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The Guthrie Theater is in the planning stages of a possible multi-play festival around the work of Pulitzer Prize winner Lynn Nottage, sources have told the Star Tribune. Nottage would be the third playwright to be so honored and the first playwright who is female or a person of color.
“We can’t confirm anything now; things are still moving around,” said Trish Santini, director of external relations at the Guthrie.
However, in a statement Thursday, Guthrie director Joe Dowling did say the theater has commissioned a play from Nottage with the support of the Chicago-based Joyce Foundation, and "we are in conversations with Ms. Nottage and her representatives regarding the timing of a future production and the scope of our commitment."
The Guthrie will announce its 2014-15 season April 10.
Nottage is a highly respected Yale-educated playwright who won the 2009 Pulitzer for “Ruined.” That drama is set in an African warzone and centers on the lives of women who find sanctuary in a brothel. It was memorably produced in fall 2009 at Mixed Blood Theatre.
Nottage’s latest play is “By the Way, Meet Vera Stark,” a comedy about the challenges of a fictional black actress in the 1930s. Sanaa Lathan was one of the stars of the New York premiere.
Nottage is completing a new drama, “Reading Play,” whose premiere at the Guthrie in fall 2015 was previously announced. That play is drawn from research into the lives of people in Reading, Penn., one of the nation’s poorest cities. The project won a coveted $50,000 Joyce Award.
The Guthrie produced Nottage’s “Intimate Apparel” in fall 2005. None of her other works have been seen in the Twin Cities. She also wrote “Fabulation, or the Re-Education of Undine,” a 2004 work about the social fall of a professional woman whose husband has taken her money.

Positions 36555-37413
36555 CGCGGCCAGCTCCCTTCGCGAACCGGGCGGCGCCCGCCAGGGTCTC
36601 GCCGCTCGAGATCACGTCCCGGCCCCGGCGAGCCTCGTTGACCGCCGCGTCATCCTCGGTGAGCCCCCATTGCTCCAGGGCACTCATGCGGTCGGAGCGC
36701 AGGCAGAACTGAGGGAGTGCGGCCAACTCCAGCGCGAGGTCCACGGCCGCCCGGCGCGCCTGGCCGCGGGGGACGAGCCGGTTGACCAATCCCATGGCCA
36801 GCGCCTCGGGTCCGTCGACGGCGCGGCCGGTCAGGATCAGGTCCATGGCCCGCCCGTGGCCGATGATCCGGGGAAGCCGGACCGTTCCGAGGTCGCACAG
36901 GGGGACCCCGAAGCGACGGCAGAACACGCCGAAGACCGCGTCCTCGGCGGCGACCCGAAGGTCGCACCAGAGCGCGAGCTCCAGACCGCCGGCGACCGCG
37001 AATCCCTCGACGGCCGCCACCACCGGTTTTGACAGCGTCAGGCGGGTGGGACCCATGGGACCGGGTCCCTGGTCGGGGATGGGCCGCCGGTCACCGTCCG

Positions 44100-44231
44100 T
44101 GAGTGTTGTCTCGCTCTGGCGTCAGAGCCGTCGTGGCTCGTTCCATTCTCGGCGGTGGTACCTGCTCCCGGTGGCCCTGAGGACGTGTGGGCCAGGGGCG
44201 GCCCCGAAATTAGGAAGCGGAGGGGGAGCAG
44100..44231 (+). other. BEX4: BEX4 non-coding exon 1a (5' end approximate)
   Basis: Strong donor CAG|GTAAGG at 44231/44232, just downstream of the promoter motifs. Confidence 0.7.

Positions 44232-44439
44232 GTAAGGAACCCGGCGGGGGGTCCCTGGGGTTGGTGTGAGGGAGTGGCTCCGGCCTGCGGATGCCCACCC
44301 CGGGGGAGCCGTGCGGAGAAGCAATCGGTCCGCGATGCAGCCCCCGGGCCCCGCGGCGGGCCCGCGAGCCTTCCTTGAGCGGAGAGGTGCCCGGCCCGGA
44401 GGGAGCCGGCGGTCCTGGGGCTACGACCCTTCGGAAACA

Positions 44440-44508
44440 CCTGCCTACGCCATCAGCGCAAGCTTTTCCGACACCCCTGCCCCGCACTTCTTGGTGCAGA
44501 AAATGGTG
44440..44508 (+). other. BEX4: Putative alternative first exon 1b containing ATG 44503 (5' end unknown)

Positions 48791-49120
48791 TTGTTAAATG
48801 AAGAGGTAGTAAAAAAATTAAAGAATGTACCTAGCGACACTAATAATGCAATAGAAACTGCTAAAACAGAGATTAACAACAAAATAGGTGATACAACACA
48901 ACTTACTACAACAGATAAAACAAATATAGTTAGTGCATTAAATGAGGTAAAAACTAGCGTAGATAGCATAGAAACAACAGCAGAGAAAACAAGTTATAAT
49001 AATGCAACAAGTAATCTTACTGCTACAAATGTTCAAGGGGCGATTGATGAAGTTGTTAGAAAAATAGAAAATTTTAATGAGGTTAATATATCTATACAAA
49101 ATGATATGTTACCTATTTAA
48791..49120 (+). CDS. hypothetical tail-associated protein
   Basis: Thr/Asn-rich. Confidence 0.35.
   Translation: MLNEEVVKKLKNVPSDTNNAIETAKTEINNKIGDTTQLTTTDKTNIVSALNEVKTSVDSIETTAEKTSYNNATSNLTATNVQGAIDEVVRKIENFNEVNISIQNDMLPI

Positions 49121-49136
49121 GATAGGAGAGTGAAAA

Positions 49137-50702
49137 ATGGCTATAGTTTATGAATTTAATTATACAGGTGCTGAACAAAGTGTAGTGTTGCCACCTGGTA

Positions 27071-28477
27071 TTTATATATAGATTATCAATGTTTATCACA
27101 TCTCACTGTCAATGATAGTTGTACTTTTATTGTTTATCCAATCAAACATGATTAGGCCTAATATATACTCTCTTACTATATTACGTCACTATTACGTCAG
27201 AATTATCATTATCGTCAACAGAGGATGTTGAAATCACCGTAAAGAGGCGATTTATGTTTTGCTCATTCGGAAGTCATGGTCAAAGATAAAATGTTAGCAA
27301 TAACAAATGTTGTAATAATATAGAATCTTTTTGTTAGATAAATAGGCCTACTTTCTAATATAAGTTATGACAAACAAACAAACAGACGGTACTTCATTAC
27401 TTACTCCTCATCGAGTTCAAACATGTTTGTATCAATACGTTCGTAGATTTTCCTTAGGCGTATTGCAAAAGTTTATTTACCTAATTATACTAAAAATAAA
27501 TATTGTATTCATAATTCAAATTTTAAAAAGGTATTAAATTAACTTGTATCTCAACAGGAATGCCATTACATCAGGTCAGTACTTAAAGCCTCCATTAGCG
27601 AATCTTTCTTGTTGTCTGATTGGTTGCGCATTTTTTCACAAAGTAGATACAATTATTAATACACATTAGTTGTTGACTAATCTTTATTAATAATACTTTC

In 2009, the Guthrie launched its festival idea with a celebration of Tony Kushner’s work, including the premiere of “The Intelligent Homosexual's Guide to Capitalism and Socialism with a Key to the Scriptures.” A festival of work by British playwright Christopher Hampton followed in 2012.
A Nottage festival would celebrate one of the nation’s leading playwrights even as it helps the Guthrie to address issues of gender and ethnic diversity that have been raised in past seasons.
Minneapolis film producer William Pohlad had a fine night at Sunday’s 62nd Annual British Academy Film Awards. His weighty historical drama “12 Years A Slave” took the best picture prize. Its star Chiwetel Ejiofor was named best actor.
"We’re honored '12 Years A Slave' received best picture from the BAFTAs,” Pohlad commented Monday. “This kind of bold storytelling is always what interests [Pohlad’s production company] River Road and for it to be embraced and championed in this way is incredibly gratifying. Producing a film like this alongside [Brad Pitt’s company] Plan B, with the vision of [director] Steve McQueen and the affecting performances by a remarkable cast was a humbling experience and one we’re proud to have had a guiding hand in.”
It was a night of celebration as well for Minneapolis actor Barkhad Abdi, who won best supporting actor for his turn as a Somali pirate in “Captain Phillips.”
It’s not clear whether these wins boosted the Minnesotans’ odds of winning an Academy Award. In the last 30 years, the BAFTA best picture winner matched the Oscar winner 40 percent of the time. The best supporting actor went on to accept the Academy Award 26 percent of the time. Jared Leto, the clear Oscar favorite in that category, was not nominated for the BAFTA.
Cultural preservation expert Cori Wegener
With the George Clooney film "Monuments Men" now in theaters, the topic of cultural preservation in war zones and other disaster areas (manmade or natural) is a hot topic. The Clooney film tracks a group of art historians, restorers and aesthetes charged with saving cultural treasures in Europe, Japan and elsewhere during WWII.